The government’s latest counter-terrorism bill is entrenching racism and surreptitiously undermining our civil liberties. Comprehensive new measures build on an existing framework that has been egregiously targeting minority ethnic communities since 2001. It is now permeating nearly all aspects of the public realm.
1. The Prevent strategy aims to make everyone a counter-terrorism agent.
Ostensibly aiming to “reduce the threat to the UK from terrorism by stopping people becoming terrorists or supporting terrorism”, the Prevent strategy was originally developed in 2003 as part of CONTEST, the government’s counter-terrorism strategy, and has undergone many revisions since. In 2006 Prevent guidance detailed three causes of radicalisation: a sense of grievance and injustice, a sense of personal alienation or community disadvantage, and exposure to radical ideas”. Prevent has since evolved into a more comprehensive and targeted psychosocial approach to surveilling individuals using public institutions from the NHS to primary schools.
The Counter-Terrorism and Security Act 2015, which came into force on 1 July, is essentially a continuation of failed policies that successive governments have pursued since 2003. This latest iteration of Prevent expands the scope of the bill to include non-violent extremism. The Home Office now defines extremism as: “vocal or active opposition to fundamental British values, including democracy, the rule of law, individual liberty and mutual respect and tolerance of different faiths and beliefs” as well as “calls for the death of members of our armed forces”.
Prevent is preemptive, meaning it endows the Home Office and police with unprecedented, sweeping powers to act on the basis of perceived potentialities rather than concrete realities with virtually no judicial oversight or scrutiny. Furthermore, it places a duty on public institutions to have “due regard to the need to prevent people from being drawn into terrorism”. This effectively allows the state to police an interpretation of an individual’s future based on prevailing norms of ‘Britishness’, and vague definitions with not-so-subtle racist undertones.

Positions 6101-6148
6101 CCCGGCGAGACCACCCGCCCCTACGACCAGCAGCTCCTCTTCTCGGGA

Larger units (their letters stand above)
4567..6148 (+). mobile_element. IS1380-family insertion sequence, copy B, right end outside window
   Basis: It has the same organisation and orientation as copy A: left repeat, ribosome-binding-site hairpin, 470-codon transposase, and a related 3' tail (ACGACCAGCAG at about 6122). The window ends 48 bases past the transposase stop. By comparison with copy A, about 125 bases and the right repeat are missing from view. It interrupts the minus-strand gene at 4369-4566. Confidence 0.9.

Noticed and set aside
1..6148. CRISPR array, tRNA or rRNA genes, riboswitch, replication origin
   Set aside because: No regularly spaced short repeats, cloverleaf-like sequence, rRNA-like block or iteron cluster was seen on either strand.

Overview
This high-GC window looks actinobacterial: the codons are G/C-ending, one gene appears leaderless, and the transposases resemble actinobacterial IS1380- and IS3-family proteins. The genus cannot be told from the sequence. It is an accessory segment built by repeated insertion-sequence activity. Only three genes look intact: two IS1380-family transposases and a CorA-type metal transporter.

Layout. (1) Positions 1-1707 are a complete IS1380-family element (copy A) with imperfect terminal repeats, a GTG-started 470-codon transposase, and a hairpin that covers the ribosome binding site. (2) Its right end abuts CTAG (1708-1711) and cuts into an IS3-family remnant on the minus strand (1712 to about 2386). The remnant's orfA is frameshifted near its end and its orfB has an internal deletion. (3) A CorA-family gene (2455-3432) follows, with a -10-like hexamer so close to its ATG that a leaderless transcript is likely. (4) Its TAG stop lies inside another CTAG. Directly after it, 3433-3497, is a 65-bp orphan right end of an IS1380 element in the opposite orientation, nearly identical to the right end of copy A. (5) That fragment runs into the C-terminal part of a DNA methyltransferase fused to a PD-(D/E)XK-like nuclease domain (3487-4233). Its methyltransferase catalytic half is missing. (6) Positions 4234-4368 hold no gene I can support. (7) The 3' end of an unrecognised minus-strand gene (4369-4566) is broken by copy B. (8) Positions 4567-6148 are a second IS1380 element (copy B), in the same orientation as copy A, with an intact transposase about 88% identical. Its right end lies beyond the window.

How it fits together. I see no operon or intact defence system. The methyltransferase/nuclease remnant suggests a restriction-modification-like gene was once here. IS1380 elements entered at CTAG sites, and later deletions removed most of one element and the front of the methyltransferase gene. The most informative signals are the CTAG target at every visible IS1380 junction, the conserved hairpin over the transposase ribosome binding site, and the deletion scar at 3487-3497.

2. Prevent specifically scapegoats minority communities.
Recently, David Cameron accused British Muslims of “quietly condoning” extremist ideology while normalising hatred of “British values” despite the fact that 71% of Muslims feel the values taught by Islam are completely compatible with those of Britain.
It should come as no surprise that the Prevent strategy overwhelmingly focuses on Muslims rather than, for example, the far-right. Standard terror narratives are quick to forget the Nazi nail bomber who killed three people and injured more than 100 in 1999, the slew of neo-nazi attacks throughout the 2000s, and most recently the attempted murder of a Sikh man by a far-right white supremacist. Add this to recent evidence that in the US white far-right terror attacks are a larger threat than those of Islamists, and the racist discourse of terrorism becomes clearer. Muslim communities have continued to fall victim to violence, especially since Charlie Hebdo, and this is happening against a backdrop of less visible scapegoating. Responding to recent research on the discrimination against Muslim women in the job market, Dr Nabil Khattab of Bristol University said the UK “[places] Muslims collectively at the lowest stratum within the country’s racial or ethno-cultural system due to growing Islamophobia and hostility against them.”
3. Critics have been systematically ignored for years.
There has been vocal opposition to Prevent since the government first implemented the strategy. Conservatives, including David Cameron, claimed the Prevent strategy actually facilitated extremism and radicalization and have subsequently taken a more hardline approach. This has actually made matters even worse, as they have alienated the communities further. As of 2015, the Islamic Human Rights Commission (IHRC) has cut ties with the government while intensifying its campaign against government policies. The IHRC states that the British government has been “uncompromising” in its efforts to “legislate away fundamental freedoms in order to tackle terrorism over the last 18 years.”
Bradford MP Naz Shah recently spoke out against the labeling of pro-Palestine BDS (boycott, divestment, sanctions) activists and children as potential extremists due to the “blunt hammer” of the Prevent strategy. Former police officers, university professors, unions, NGOs, students, and community members all expressed strong opposition to the passing of the new bill in February this year.